A question arose in the shoutbox regarding identifying granite paper.
There are different types of granite paper, but the easiest way to identify most types is the presence of short colored fibers. Always look at the backside of the stamp. They may be one or more colors, typically 1-3mm in length, usually slightly curled in arbitrary directions, and the density typically varies from a few to few dozen on typical commemorative-sized stamp. In the example below, I have put green circles around 3 of the fibers (obviously, there are many more).
The example above was taken from a Swiss stamp issued in the later half of the 20th Century.
Remember that granite paper composition may differ according to issue and country. Also, fiber mixing was not that carefully controlled, so you might only see 1-2 fibers sometimes.
khj, I'm curious if you can also see the fibers from the front of the stamp. Mike
Normally, yes you can. However, it is better to look at the white margin as any ink/cancel will mask the fibers quite well. This is why I usually suggest to look at the back of the stamp.
Since you brought this up, there is the issue of embedded fibers (which may occur on granite paper, but also on other paper). In this case, fibers (or a thread, typically colored silk) are physically embedded into the pulp, usually only from the backside. In those cases, the fibers/threads can only be observed from the backside. Granite paper with back-side embedded fibers are pretty unusual. And since I usually suggest viewing from the backside anyway, I can't even recall a specific example.
The backside embedded thread on non-granite paper can be found on some early European stamp, such as the Swiss sitting Helvetias. Likewise granite paper examples can be found on that series and subsequent Swiss issues.
I just checked 3 stamps that are same issue as in the OP. All three are granite paper, of course, but I could only see front-side fibers on one of the stamps. The overall area of the white margin is quite small, so a fiber just coincidentally being in that spot is truly a hit/miss proposition.
I've even run into examples of regular issue (small size) stamps definitely printed on granite paper with very low density of threads, where not a single fiber can be seen (even with magnifier).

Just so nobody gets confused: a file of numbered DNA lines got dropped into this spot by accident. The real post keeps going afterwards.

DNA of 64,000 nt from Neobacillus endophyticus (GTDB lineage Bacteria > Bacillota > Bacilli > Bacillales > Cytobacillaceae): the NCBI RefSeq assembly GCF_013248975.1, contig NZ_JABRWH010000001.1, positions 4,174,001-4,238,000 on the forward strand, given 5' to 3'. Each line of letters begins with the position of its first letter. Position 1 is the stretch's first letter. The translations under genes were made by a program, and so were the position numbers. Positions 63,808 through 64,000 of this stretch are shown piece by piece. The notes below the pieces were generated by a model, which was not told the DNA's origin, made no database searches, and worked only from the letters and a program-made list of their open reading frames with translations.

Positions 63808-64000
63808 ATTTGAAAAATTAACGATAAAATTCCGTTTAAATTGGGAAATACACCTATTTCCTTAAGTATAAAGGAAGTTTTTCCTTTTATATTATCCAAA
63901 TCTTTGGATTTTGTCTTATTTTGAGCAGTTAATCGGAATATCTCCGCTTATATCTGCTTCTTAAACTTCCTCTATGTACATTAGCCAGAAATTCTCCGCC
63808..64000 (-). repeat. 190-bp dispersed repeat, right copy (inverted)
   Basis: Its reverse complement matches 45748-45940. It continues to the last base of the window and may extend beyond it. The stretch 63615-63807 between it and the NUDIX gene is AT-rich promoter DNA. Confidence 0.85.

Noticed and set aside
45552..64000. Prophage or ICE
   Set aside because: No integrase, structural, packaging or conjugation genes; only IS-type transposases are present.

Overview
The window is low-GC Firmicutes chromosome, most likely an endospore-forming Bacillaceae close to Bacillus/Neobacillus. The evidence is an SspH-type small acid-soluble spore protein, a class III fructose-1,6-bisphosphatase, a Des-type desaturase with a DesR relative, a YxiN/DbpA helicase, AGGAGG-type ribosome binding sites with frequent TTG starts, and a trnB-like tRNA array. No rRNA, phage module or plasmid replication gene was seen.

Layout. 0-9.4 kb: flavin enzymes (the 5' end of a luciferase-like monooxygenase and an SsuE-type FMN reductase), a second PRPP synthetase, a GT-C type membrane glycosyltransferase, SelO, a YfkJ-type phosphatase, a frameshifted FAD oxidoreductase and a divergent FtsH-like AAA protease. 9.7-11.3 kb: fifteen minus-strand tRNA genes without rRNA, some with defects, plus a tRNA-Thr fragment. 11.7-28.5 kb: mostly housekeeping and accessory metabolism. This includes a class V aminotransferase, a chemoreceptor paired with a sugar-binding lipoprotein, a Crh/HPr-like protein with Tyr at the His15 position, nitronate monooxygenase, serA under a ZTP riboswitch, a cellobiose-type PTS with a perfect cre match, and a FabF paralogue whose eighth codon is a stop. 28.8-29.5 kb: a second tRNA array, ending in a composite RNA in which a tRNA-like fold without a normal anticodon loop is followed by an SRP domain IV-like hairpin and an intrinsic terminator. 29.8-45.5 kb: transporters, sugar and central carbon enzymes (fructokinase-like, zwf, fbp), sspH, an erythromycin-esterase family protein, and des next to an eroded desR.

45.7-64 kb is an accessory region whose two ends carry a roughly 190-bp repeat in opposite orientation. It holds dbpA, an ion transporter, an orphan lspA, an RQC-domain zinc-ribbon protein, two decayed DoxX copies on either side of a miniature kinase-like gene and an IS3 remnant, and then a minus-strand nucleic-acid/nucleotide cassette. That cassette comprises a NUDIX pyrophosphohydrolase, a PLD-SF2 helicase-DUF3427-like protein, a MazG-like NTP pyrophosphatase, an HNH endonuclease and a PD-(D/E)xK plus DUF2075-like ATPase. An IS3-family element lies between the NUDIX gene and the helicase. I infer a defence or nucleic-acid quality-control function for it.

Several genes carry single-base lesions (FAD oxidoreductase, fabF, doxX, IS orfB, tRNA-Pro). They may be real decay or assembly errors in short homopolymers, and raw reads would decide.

So with fibers, one can prove it is granite paper, but one cannot necessarily disprove it just because no fibers were found.
khj , initially I didn't think I had stamps with granite paper but when I checked my Austrian stamps I found that Scott #75a issued in 1901 has embedded fibers that you can readily see from the front. Mike
Collecting Canada, US, UK, Ireland, Germany, France & Austria. Also collecting some classic era stamps of some British Commonwealth Island countries and topicals like WW2, Capt. Cook, Horatio Nelson.
Working on Switzerland stamps tonight and came across this stamp....
Well looking in the catalog, I first thought it was Scott# 243, issued in 1938.
Read under the stamp that it was printed on ordinary paper. Also it said to see Nos. 284-286.
Well I looked and there are two other possibilities. Scott# 284 and 284a. Well they all are engraved, all perf. 11½ and unwatermarked. Hmmmmm......
Read a little more, the Scott# 284 issued in 1955 was printed on granite paper with blue and red fibers. The Scott# 284a issued in 1942 was printed on granite paper with black and red fibers. Okay, no problem lets get out the 10x magnifying glass and lets check it out.
Here is a scan of the back at 1200 dpi. It has blue and red fibers, so it must be a 284. Yes I defaced the back by writing the Scott# on the back.... smiley-face-whistle-2
We are Happy to have you here!! New members, we would love to get to know you. Please feel free to introduce yourself HERE
Otherwise - Jump right on into the conversations!! We look forward to your participation.
If you are not a member yet, register today!! It's all free and we want to hear from you!!
Please share our site on social media networks. Thanks!!!